We have a large range of young starter plants (plug plants) coming in the w/c 20th February, which will be ready to plant outside about mid may, until then they will need to be protected (ideally in a greenhouse but a window sill will do) so keep a look out for plug plants that are ready for potting on. For information on our young starter plants click here.
Now’s a good time to make a start on sowing Summer bedding indoors, as long as you can provide the right heat and light conditions. You can sow sweet peas, dianthus, lobelia, ageratum and bedding geraniums. Don’t forget to pick up everything you will need such as propagators, compost, pots, seed trays and labels. For more advice on sowing from seed click here.
Keep it Local Events are here at Coolings on the 25th February. The Farmers market is at Coolings on every fourth Saturday of the month from 10 – 4pm. You will find stalls selling fresh, locally sourced or made foods. Tip top fresh meat, fish, bread and cakes, fruit and vegetables grown for flavour rather than volume, juicy jams and chutneys and varieties of locally brewed beers. You will find plenty of fresh seasonal produce.
(In season this month: Cabbage esp. Savoy, Forced rhubarb, Jerusalem artichokes, Kale, Leeks, Parsnips, Purple Sprouting Broccoli, Swede, Haddock, mussels, Guinea Fowl, rabbit, venison)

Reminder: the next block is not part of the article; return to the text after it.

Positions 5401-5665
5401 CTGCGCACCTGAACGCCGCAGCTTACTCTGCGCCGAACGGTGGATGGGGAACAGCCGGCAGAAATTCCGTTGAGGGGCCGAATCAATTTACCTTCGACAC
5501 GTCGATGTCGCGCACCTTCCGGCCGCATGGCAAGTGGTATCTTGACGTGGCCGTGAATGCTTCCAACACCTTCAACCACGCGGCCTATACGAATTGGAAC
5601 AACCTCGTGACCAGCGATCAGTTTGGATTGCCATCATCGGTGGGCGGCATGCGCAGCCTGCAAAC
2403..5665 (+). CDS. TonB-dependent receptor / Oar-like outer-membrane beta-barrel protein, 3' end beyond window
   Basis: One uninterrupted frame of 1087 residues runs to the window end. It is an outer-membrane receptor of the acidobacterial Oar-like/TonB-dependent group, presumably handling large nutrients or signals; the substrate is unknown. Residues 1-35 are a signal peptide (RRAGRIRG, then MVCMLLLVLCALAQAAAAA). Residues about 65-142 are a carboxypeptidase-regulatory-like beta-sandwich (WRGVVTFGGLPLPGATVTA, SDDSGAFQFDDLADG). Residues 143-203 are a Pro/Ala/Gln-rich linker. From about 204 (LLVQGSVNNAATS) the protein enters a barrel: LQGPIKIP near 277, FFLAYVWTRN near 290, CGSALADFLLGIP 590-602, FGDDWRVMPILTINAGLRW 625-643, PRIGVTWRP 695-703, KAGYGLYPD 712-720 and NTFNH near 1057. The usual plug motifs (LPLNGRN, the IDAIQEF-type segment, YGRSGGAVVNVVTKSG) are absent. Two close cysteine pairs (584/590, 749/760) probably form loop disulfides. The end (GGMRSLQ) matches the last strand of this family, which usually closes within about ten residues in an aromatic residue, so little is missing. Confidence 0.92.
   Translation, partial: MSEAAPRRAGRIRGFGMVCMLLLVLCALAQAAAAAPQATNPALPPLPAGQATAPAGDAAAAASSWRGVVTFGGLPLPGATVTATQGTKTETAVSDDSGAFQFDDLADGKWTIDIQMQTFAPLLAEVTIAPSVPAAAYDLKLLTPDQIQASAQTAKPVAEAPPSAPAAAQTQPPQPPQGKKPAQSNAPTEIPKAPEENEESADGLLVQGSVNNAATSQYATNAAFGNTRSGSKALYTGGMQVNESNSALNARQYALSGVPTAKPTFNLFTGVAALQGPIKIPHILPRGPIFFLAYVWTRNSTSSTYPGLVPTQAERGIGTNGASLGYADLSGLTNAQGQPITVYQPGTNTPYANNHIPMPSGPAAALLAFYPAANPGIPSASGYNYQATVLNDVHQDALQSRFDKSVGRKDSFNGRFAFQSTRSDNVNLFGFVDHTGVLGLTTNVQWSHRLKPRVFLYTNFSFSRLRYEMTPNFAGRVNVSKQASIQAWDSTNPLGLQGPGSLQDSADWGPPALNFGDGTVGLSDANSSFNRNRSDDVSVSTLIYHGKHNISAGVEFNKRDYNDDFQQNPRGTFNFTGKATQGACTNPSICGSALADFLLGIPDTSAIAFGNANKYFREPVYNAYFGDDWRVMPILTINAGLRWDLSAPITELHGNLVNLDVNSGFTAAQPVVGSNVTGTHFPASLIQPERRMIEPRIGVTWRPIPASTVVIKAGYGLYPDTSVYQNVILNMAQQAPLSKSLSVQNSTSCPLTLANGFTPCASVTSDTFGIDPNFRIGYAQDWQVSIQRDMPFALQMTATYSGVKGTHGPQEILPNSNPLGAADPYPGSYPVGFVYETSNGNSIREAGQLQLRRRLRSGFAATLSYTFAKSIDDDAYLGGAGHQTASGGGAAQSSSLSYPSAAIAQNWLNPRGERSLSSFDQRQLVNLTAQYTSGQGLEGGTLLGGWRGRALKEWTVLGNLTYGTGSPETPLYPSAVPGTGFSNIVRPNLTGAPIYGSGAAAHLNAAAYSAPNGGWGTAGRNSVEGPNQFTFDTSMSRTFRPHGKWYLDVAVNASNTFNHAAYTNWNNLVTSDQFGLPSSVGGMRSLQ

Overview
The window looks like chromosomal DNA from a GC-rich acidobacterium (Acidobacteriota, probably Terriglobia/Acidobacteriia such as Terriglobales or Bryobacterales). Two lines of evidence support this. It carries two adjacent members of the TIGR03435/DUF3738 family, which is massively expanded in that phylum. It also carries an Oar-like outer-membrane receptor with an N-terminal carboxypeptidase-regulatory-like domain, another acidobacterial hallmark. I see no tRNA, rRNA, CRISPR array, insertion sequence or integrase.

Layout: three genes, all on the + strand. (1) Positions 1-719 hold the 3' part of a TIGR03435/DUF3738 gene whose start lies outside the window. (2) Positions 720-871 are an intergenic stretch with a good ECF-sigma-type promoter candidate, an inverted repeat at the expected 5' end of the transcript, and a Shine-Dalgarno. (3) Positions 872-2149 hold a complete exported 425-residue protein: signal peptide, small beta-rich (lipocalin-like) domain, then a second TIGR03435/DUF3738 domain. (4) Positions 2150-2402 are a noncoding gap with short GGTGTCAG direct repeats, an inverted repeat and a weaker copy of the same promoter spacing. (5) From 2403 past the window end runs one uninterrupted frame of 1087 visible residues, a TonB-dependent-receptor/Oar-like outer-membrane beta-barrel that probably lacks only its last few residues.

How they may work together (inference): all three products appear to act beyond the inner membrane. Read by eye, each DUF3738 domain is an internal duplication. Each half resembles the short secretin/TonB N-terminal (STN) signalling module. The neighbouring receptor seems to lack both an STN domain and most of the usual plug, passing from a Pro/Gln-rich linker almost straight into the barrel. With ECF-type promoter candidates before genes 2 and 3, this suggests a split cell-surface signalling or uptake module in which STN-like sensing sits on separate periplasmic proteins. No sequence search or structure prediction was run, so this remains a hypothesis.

LOOK OUT IN STORE FOR:
Coolings Early Bird Sale - runs until the end of February. Fantastic plant and shop offers not to be missed.
Young Starter Plants
If you enjoy fresh plants and vegetables but don’t have the time or inclination to nurse a plant from seed then our young plant ranges are the perfect option for you! For the keen gardener, our starter plants give you more satisfaction than buying finished plants, as you watch your floral creations develop and bloom, and saves you money without the stress of propagating from seed or cuttings.
The young plants will be ready to plant out from about mid may, until then they will need to be protected (ideally in a greenhouse but a window sill will do).
Starter plants grow into larger, stronger plants earlier in the season, producing superior crops. We have a large selection of young starter plants now in stock at Coolings (from the W/C 20th February), The Gardener’s Garden Centre including ornamental and vegetable plug packs and individual patio and hanging basket plants. Young plants are an easy, economical way to ensure your garden is full of long lasting, vibrant summer colour.